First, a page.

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Lactate Has A Role In Cancer Cell Formation, A New Study Says

First Posted: Mar 20, 2017 05:28 AM EDT
Targeting Cancer Cell Metabolism
During intense exercise such as sprinting, lactate is generated and this could play a role in the formation of cancer cells, according to a new study.
(Photo : Nature Video/YouTube screenshot)

A new study indicates that lactate, which is a molecule that is produced during intense exercise, has a key role in cancer cell formation. The lactate produces an acidic microenvironment outside the cancer cell that subsidizes the propagation of cancer cells.

The findings of the study were printed in the journal Carcinogenesis. The study investigates the role of lactate in oncogenesis. It is the process in which normal cells become cancerous ones. The study was led by Inigo San Millan, the director of the Sports Performance Department, and other colleagues.

During intense exercise like sprinting, the lactate rises as the glucose is broken down and oxidized to pyruvate. Its production is beneficial because it restores the NAD+, which is depleted in the oxidation of glyceraldehyde 3-phosphate during the production of pyruvate from glucose. This guarantees that energy production and exercise are sustained and continued.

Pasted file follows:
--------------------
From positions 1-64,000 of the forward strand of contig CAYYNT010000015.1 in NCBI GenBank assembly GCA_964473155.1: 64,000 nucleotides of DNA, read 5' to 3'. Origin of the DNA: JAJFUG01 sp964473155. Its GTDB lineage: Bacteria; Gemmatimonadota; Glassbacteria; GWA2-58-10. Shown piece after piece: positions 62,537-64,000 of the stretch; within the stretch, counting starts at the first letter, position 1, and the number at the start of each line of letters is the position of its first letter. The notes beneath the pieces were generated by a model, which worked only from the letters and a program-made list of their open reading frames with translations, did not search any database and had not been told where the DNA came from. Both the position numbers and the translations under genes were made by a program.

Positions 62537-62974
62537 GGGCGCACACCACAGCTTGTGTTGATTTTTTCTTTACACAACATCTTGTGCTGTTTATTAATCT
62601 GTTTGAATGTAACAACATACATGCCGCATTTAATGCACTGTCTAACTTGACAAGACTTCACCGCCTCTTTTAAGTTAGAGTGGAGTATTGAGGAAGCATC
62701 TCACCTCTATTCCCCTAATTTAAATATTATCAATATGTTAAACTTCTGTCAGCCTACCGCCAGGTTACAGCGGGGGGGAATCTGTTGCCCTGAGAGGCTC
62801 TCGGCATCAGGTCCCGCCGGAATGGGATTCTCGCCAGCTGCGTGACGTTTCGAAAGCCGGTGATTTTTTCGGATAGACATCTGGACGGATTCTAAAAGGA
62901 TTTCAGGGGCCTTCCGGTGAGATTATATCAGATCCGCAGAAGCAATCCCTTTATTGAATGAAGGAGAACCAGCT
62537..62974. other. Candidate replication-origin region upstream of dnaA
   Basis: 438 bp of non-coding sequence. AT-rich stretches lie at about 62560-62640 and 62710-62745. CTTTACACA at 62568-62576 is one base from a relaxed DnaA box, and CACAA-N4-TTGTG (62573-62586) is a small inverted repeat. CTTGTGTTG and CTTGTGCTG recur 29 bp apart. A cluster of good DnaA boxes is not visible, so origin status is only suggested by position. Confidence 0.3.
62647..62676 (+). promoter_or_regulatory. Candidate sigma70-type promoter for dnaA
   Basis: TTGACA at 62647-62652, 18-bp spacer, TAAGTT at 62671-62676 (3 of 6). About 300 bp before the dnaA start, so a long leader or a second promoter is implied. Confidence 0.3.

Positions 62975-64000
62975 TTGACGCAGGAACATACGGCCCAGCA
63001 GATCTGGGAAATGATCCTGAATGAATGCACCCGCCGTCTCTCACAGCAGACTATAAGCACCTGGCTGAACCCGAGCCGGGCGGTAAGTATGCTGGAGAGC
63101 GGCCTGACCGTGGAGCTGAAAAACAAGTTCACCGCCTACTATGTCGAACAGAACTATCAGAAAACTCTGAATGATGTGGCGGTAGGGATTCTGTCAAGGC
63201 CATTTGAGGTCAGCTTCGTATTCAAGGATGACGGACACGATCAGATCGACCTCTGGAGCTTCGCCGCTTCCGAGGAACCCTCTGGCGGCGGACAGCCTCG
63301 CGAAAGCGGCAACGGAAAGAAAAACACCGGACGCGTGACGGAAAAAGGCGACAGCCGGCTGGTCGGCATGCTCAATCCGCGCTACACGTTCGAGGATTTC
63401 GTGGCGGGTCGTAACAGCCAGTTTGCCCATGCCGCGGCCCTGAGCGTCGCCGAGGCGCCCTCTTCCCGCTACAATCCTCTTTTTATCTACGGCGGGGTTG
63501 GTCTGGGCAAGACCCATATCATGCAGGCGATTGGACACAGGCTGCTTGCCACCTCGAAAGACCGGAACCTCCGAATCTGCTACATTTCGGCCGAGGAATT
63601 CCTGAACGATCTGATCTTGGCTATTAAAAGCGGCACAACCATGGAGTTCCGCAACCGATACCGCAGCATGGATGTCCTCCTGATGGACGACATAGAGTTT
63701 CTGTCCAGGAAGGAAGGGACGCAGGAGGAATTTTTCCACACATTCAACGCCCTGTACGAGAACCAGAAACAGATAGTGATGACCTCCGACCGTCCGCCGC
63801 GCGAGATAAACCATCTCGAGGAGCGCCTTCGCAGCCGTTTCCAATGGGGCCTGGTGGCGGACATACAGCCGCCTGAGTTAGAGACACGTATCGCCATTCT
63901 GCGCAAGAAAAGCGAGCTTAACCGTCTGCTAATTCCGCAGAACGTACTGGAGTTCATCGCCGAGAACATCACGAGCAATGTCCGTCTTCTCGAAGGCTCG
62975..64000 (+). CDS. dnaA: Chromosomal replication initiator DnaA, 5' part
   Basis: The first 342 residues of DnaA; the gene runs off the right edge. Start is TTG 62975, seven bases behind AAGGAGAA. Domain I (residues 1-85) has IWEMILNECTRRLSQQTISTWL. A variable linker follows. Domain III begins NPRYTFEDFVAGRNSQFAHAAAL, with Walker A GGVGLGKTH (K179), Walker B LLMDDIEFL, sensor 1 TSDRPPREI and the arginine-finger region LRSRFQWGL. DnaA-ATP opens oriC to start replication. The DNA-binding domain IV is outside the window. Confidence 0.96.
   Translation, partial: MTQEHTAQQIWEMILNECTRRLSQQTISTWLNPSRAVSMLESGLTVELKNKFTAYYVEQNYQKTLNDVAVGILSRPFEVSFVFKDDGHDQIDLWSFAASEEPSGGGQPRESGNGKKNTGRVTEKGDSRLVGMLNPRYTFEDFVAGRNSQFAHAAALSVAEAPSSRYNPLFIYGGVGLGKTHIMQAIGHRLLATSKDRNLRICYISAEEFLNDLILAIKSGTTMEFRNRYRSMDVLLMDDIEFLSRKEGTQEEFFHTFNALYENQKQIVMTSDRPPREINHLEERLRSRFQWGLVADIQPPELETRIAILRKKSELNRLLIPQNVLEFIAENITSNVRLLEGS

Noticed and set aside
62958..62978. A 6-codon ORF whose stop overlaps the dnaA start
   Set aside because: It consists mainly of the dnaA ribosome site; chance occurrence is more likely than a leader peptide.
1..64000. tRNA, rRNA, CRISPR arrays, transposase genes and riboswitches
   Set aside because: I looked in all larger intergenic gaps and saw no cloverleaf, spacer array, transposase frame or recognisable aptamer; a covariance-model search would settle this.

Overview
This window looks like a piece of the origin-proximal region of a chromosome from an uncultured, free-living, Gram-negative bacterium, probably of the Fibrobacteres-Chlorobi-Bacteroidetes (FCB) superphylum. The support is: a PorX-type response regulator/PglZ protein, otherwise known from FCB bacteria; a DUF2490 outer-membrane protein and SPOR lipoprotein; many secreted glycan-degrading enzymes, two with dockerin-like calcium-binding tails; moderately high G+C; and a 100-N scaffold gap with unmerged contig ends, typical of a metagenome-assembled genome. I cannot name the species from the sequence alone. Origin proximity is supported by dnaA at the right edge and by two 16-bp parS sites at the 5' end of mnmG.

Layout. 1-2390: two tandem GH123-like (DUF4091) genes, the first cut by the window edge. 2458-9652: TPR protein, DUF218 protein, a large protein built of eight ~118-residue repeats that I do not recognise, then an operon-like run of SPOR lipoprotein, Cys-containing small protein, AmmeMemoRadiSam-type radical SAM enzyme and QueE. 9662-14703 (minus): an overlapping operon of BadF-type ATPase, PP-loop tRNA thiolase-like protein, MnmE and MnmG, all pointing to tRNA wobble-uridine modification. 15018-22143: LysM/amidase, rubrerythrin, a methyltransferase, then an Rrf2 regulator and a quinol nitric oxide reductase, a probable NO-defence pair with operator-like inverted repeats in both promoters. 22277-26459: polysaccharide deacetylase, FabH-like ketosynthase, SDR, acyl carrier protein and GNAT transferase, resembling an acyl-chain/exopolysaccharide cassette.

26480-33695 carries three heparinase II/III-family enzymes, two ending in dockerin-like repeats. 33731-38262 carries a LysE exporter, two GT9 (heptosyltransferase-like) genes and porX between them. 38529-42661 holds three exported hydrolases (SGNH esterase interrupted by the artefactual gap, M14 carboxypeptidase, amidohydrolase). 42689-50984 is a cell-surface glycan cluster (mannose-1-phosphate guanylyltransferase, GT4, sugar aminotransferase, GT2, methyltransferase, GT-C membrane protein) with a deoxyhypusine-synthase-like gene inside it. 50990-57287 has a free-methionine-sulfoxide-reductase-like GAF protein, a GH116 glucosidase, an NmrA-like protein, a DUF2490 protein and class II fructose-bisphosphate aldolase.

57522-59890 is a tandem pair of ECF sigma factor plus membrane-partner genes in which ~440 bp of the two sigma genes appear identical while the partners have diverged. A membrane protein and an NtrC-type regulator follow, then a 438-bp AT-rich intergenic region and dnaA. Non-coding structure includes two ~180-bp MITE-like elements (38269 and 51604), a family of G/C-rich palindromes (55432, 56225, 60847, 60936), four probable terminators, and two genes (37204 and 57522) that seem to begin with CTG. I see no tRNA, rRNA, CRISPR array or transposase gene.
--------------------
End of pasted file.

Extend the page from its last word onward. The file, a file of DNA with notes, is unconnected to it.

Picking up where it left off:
In the study, the team examined the role of lactate in angiogenesis. It is the process by which new blood vessels form inside the tumors. They also evaluated the immune escape, which the cancer cells' capacity to avoid the immune response of the body and the cell migration, metastasis and self-sufficient metabolism.

The researchers postulate that transcription factors usually found in most cancer, namely the cMYC, HIF-1 and p53, also cause and spread lactate deregulation. The results of the study indicate that a sedentary lifestyle comes together with too much sugar in diets could lead to an extreme growth of lactate resulting in a cancer cell formation, according to Medical News Today.

San Millan explained that this study opens an opportunity for understanding cancer and shows for the first time that lactate is not only visible but binding for each step in its development. He also hopes for the development of drugs that could stop lactate from producing. "We hope to sound the alarm for the research community that to stop cancer you have to stop lactate."

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